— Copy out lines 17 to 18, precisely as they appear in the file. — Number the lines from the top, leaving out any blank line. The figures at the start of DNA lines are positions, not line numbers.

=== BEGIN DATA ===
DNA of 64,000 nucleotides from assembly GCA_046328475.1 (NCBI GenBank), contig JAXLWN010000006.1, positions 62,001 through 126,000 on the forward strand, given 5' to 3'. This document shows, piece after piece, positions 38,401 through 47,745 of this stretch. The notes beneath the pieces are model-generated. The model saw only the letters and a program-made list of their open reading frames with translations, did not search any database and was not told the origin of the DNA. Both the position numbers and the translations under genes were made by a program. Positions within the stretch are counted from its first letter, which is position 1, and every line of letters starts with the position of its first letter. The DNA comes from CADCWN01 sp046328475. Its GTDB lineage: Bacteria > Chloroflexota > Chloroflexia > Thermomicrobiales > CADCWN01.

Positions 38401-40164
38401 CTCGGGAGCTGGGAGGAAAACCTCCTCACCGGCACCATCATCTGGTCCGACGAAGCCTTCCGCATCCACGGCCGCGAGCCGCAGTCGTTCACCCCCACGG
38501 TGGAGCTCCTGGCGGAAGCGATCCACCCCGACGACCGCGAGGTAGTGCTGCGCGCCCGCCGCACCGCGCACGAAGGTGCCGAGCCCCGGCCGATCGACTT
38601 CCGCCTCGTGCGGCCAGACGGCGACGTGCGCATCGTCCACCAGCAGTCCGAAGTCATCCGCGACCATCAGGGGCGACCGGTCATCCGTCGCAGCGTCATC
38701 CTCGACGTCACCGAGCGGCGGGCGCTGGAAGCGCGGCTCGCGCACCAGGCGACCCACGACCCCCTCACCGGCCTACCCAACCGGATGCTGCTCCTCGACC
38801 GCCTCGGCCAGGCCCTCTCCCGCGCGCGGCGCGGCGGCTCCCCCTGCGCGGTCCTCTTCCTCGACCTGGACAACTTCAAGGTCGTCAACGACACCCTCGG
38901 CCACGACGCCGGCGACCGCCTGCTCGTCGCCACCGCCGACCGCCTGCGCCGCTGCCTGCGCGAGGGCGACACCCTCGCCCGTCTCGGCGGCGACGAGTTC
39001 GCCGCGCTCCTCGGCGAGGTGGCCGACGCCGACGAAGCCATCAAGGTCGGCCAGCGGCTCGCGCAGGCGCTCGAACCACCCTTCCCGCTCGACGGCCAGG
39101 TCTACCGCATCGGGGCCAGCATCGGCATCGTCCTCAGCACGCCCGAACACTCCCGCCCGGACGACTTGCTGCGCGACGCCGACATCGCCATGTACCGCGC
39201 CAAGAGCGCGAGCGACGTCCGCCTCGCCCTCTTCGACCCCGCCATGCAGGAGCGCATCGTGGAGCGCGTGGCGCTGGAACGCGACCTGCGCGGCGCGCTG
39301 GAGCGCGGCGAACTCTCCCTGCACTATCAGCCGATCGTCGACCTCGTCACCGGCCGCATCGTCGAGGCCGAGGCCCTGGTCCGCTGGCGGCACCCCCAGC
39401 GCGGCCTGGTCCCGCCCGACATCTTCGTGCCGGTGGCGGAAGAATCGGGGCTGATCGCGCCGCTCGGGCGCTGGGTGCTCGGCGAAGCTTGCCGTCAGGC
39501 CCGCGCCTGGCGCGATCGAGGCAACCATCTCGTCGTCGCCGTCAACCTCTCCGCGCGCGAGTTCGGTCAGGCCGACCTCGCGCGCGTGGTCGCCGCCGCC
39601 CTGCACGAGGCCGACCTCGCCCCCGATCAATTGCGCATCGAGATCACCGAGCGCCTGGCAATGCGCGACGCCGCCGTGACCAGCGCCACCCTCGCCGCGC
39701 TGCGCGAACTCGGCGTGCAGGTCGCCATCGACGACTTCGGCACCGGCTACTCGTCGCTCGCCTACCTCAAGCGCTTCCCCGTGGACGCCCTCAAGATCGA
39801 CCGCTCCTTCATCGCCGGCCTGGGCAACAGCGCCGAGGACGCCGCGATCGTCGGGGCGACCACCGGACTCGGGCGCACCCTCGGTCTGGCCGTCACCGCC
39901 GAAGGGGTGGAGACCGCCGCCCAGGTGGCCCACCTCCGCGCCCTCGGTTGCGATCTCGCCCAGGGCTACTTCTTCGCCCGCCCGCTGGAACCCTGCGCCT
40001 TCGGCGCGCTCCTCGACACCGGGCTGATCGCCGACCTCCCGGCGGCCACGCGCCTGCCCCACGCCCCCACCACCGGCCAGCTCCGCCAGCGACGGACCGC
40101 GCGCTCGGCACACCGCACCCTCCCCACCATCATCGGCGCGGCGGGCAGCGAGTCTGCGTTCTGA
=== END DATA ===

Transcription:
39801 CCGCTCCTTCATCGCCGGCCTGGGCAACAGCGCCGAGGACGCCGCGATCGTCGGGGCGACCACCGGACTCGGGCGCACCCTCGGTCTGGCCGTCACCGCC
39901 GAAGGGGTGGAGACCGCCGCCCAGGTGGCCCACCTCCGCGCCCTCGGTTGCGATCTCGCCCAGGGCTACTTCTTCGCCCGCCCGCTGGAACCCTGCGCCT